In rather inclement weather and on a range of different types of roads, travelling to Cornwall gave me the opportunity to test the Feline’s ‘grip control’ mode – essentially a feature that calibrates the way power is delivered to give the front wheels a little more grip on challenging terrain. Some light off-roading is certainly possible with the 2008, but of course it is two-wheel drive only and the car only comes with standard transmission, so don’t expect wonders. If you were serious about off-roading while still having that crossover/family appeal, you’d be far better going for one of the 4×4 transmission options on some of the Peugeot’s slightly costlier rivals.
There is a lot to like about the Peugeot 2008. Although it lacks, in some areas, a sense of practicality that some families may want in a family crossover of this ilk, the sense of space and light provided by the panoramic roof and well designed interior in my mind make up for this confidently. The car is an affordable option in this sector, and some lovely touches make the 2008 a friendly, likeable and some might say attractively charismatic machine to spend time in. The grip control on the Feline model is a nice touch, and even if it doesn’t add much to the off-roading capability of the car, the ride height and excellent visibility makes you feel like you’re in a capable machine, which in my mind mean that Peugeot have fulfilled their raison d’etre with the 2008.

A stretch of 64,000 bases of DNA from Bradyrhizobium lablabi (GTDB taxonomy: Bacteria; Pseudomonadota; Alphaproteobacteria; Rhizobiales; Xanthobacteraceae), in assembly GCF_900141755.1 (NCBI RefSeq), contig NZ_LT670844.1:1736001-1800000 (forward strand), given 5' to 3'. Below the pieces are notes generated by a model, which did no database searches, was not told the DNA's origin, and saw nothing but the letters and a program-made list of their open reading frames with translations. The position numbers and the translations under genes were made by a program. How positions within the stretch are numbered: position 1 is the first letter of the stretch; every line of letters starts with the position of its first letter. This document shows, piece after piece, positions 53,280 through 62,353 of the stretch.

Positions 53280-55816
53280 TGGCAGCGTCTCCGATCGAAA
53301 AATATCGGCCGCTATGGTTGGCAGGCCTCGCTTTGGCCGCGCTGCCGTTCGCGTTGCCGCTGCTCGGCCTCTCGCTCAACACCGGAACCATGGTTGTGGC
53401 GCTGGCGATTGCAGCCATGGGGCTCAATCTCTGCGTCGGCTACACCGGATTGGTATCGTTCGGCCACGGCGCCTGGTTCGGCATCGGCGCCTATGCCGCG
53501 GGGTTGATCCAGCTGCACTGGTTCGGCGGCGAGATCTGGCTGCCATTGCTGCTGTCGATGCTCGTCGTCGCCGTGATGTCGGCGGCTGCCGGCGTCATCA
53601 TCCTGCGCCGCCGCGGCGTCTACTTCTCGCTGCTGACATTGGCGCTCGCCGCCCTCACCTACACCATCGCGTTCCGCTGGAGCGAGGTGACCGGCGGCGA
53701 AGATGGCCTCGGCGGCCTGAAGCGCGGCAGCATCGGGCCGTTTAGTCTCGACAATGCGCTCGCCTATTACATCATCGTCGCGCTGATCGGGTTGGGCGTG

It’s an attractive car too, and while some may see the design a little fussy, it’s well in line with Peugeot’s current lineup, and a new facelift model coming out in the coming months adds a new modern element which sees a revised front grill, extended wheel arches and a GT line spec. Read more about this here.
The engine deserves a special mention, and as many people have already pointed out, the PureTech powerplant really is a winner in this sector. It manages to be the highlight of the car – making what could ordinarily be a cumbersome and rather clunky family crossover into a stylish, efficient, affordable and reliable modern example of just how much car you can get for your money. Add a sense of space and a design that lends itself almost anything you throw at it, and you get a likeable, if not completely polished car that delivers far more than it deserves to.